“This being an application for leave to appeal against a decision of the Court of Appeal, it would be good practice to originate the application in the Court of Appeal which would be better placed to certify whether a matter of general public importance is involved. It is the Court of Appeal which has all along been seized of the matter on appeal before it. That Court has had the advantage of assessing the facts and legal arguments placed and advanced before it by the parties. Accordingly, that Court should ideally be afforded the first opportunity to express an opinion as to whether an appeal should lie to the Supreme Court or not. If the applicant be dissatisfied with the Court of Appeal’s decision in this regard, it is at liberty to seek a review of that decision by this Court as provided for under Article 163(5) of the Constitution. To allow the Applicant to disregard the Court of Appeal against whose decision it intends to appeal and come directly to this Court in search of a certificate for leave would lead to Abuse of the Process of Court.” [Emphasis ours]
Further Rule 24 of the Supreme Court Rules, 2012 provides:
24. (1) An application for certification shall firstbe made in the court or tribunal it is desired to appeal from.
(2) Where the Court of Appeal has certified a matter to be of general public importance, an aggrieved party may apply to the Court for review within fourteen days.
In affirming that the Supreme Court only exercises review jurisdiction with regard to certification for leave, this Court held in the case of Hermanus Phillipus Steyn v Giovanni Gnecchi-Ruscone, Application No. 4 of 2012, as follows [paragraph 31]:
“….The legal framework provided for is that of “review”. Consequently, it is our opinion that where one applies to the Court of Appeal for leave to appeal to the Supreme Court, and the party is not satisfied by the decision of the Court of Appeal, no “appeal” lies. The only course is for the party to apply for “review” of the matter in the Supreme Court….”
As to the extent of the review jurisdiction, the Court added that [paragraph 33]:
“…A party may come for review of the decision grantingleave or denying leave. Hence, we hold that certification under Article 163(5) should be broadly read as alluding to certification by the Court that a matter of public importance isinvolved, or is not involved….”
In essence, when approaching the Supreme Court for grant of certification for leave to appeal to the Supreme Court, the Court exercises, not an appellate jurisdiction, but a Review Jurisdiction. This jurisdiction would be exercisable where a party had initially approached the Court of Appeal for certification. Where one is denied leave, then such a person has a right to approach the Supreme Court for review of that decision. Similarly, where leave is granted,an aggrieved party also has a right to approach the Supreme Court for a review of that decision.
The Applicant in this case has not invoked this Court’s Review jurisdiction. His application for certification is still pending in the Court of Appeal. In the Sum Modelcase and the Hermanus case, referred to above, this Court has set out the criteria for seeking leave to appeal to the Supreme Court.Further, it isan established principle that the law should be certain, consistent and predictable. TheCourt’s Rules of Procedure and Directions should also apply indiscriminately to all persons.
This Court having pronounced itself on the procedure where one seeks certification, in the Sum Models case,we are bound by it. As a two Judge Bench, we are obliged to followthe laid down principles and are bound by the decisions of this Court. Consequently, until the Court of Appeal has pronounced itself as to whether to grant or deny certification for leave, we are reluctant to assume jurisdiction.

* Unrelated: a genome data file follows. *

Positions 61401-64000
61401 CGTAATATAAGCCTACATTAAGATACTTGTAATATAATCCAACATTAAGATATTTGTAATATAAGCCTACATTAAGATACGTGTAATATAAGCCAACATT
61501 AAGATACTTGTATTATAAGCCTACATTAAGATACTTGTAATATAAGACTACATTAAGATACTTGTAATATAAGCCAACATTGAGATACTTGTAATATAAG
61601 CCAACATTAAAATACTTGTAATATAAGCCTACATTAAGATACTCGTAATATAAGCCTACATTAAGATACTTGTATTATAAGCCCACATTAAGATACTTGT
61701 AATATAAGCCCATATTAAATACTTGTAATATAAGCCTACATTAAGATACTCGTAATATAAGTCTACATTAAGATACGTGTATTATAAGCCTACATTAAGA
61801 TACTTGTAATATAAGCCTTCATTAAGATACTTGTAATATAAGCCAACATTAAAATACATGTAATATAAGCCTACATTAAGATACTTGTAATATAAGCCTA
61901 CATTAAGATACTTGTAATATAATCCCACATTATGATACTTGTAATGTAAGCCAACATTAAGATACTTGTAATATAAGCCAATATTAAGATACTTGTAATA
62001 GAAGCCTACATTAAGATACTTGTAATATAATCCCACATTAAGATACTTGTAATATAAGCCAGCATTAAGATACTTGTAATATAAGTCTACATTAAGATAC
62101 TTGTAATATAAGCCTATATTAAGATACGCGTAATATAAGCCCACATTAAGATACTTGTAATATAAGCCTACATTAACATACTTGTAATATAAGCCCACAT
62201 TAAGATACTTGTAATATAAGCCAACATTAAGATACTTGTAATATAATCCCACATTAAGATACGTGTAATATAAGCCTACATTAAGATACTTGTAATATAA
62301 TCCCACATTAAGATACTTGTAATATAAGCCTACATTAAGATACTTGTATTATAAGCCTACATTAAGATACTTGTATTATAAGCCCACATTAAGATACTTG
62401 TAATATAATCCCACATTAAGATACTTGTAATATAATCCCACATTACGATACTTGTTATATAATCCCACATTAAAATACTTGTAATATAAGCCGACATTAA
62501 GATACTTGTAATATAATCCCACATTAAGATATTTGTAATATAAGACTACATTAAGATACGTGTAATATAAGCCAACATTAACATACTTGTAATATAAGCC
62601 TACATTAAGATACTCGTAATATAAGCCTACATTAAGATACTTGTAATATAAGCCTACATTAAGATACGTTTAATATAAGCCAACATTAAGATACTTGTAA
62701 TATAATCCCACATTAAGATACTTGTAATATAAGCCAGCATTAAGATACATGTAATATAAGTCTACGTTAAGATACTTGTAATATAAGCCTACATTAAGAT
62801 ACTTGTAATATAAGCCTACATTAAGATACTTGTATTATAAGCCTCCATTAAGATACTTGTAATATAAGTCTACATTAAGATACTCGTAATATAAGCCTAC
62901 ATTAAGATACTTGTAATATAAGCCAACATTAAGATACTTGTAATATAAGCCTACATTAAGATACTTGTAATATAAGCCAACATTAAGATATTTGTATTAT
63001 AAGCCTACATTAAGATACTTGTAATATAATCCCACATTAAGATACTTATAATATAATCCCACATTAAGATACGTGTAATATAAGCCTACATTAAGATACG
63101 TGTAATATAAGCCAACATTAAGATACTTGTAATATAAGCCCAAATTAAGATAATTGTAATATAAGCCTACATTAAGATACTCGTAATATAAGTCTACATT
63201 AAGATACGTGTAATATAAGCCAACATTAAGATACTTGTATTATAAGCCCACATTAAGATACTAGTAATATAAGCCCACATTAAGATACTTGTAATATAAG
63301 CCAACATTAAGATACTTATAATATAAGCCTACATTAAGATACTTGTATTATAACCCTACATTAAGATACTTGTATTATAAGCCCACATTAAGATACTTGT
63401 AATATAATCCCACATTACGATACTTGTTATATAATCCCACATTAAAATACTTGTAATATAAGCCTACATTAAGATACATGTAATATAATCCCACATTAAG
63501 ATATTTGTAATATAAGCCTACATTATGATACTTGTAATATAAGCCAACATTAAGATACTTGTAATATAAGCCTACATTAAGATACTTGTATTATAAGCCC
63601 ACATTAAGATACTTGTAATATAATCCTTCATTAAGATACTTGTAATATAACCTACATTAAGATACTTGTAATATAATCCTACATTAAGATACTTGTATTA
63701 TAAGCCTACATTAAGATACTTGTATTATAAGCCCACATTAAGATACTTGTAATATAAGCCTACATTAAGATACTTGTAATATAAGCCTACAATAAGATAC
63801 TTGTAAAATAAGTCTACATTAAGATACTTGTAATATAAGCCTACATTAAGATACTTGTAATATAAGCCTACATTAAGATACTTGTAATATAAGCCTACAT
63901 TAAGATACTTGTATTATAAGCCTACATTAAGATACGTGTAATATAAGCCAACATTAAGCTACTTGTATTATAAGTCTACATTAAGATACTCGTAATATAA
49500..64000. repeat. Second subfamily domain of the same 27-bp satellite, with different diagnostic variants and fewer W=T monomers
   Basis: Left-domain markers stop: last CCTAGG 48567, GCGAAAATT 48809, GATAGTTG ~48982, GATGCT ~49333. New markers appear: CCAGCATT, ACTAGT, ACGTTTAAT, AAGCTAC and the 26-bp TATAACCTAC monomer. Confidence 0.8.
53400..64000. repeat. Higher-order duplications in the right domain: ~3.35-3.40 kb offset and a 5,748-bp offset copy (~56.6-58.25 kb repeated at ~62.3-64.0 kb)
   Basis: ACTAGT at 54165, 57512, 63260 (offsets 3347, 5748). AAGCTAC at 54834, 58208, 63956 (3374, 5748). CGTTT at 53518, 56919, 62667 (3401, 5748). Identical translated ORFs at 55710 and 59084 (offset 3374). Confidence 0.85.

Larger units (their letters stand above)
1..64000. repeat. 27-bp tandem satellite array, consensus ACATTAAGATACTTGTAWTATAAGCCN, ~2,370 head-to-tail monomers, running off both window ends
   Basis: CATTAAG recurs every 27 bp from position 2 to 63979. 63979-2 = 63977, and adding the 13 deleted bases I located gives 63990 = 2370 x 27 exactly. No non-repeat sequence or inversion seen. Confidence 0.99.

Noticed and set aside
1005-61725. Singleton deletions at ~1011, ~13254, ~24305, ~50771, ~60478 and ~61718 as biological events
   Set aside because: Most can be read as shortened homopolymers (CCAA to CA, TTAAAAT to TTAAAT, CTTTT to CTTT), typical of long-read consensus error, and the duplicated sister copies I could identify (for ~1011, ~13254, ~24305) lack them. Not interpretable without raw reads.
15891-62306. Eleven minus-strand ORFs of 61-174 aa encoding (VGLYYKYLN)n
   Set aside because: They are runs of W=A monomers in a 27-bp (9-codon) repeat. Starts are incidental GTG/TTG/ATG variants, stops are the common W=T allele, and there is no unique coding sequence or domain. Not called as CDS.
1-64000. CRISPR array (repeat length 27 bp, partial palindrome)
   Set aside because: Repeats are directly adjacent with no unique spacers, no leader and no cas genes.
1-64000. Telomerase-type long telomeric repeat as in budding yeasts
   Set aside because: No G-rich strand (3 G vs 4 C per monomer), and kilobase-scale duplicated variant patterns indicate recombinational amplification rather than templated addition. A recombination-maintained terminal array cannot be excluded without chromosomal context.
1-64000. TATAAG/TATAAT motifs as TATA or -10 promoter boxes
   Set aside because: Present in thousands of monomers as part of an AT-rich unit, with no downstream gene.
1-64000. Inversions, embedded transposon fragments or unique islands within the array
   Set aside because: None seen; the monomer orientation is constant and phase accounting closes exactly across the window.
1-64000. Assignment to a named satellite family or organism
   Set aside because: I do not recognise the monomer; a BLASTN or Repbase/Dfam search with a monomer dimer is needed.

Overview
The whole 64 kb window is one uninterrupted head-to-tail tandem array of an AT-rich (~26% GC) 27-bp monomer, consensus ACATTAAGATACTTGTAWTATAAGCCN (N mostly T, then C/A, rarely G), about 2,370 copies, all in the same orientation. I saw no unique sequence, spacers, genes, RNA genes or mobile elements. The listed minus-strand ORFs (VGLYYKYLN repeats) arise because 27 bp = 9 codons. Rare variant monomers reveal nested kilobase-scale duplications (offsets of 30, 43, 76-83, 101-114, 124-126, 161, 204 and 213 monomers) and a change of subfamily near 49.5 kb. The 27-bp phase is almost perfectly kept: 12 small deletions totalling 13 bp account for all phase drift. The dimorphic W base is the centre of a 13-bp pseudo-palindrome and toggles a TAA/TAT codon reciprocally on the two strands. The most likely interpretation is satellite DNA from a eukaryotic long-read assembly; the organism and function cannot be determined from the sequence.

Hence on this ground we decline to assume jurisdiction in this matter.
The Black’s Law Dictionary defines ‘abuse of process’ at page 11 as:
“The improper and tortious use of a legitimately issued court process to obtain a result that is either unlawful or beyond the process’s scope”
It includes the deliberate use of the court and court process to settle vendetta, to intimidate, to inflict fear and involves the bringing of matters to Court that have no justiciable cause of action.
We are hesitant to hold that the Applicant’s Application is an abuse of court process. This matter originated from the High Court where there was a justiciable cause of action. It is apparent that the Applicant appreciatedthe sanctity and hierarchy of courts by proceeding from the High Court to the Court of Appeal first.
Courts are financed by the public fund hence; they have to be used and managed so as to enhance good governance. Public policy demands that the rule of law should be enhanced in the invocation of courts’ jurisdiction.Litigants should adhere to the procedures established in regard to invocation of courts’ jurisdictions. On the other hand, courts have the duty to protect citizens’ constitutional rights; provide procedural due processes; give timely determination of matters; and preserve the rule of law. Courts are a cornerstone of our society and litigants’ legitimate expectation of timely and expeditious determination of their matters is justified.
Even though the Constitution grants this Court jurisdiction to entertain the present application for certification, as correctly argued by the Applicant, considering the pendency of the same application at the Court of Appeal, this Court for the sake of good order and good governance decline the call to entertain the Applicant’s Application.
We have noted the concerns raised by the Applicant as regards the delay in having the Application at the Court of Appeal determined and we must state that in order to aid in dispensing justice, it is incumbent upon judicial officers and Courts in general to expedite the matters before them. Indeed Article 159(2)(b) of the Constitution provides that justice shall not be delayed. We implore the Court of Appeal to consider the plight of the Applicant herein and render the pending Ruling expeditiously.The situation herein is exacerbated by the fact that Election Petitions by their very nature have timelines that must be conformed with.
 Accordingly, we uphold the Notice of Preliminary Objection dated 5th May, 2014.
i. The Originating Motion dated 15th April, 2014 in Civil Application No. 14 of 2014 is hereby dismissed.
ii. Parties to bear their own costs.
DATED and DELIVERED at NAIROBI this 13th day of May, 2014
DEPUTY CHIEF JUSTICE
JUSTICE OF THE SUPREME COURT AND VICE-PRESIDENT OF THE SUPREME COURT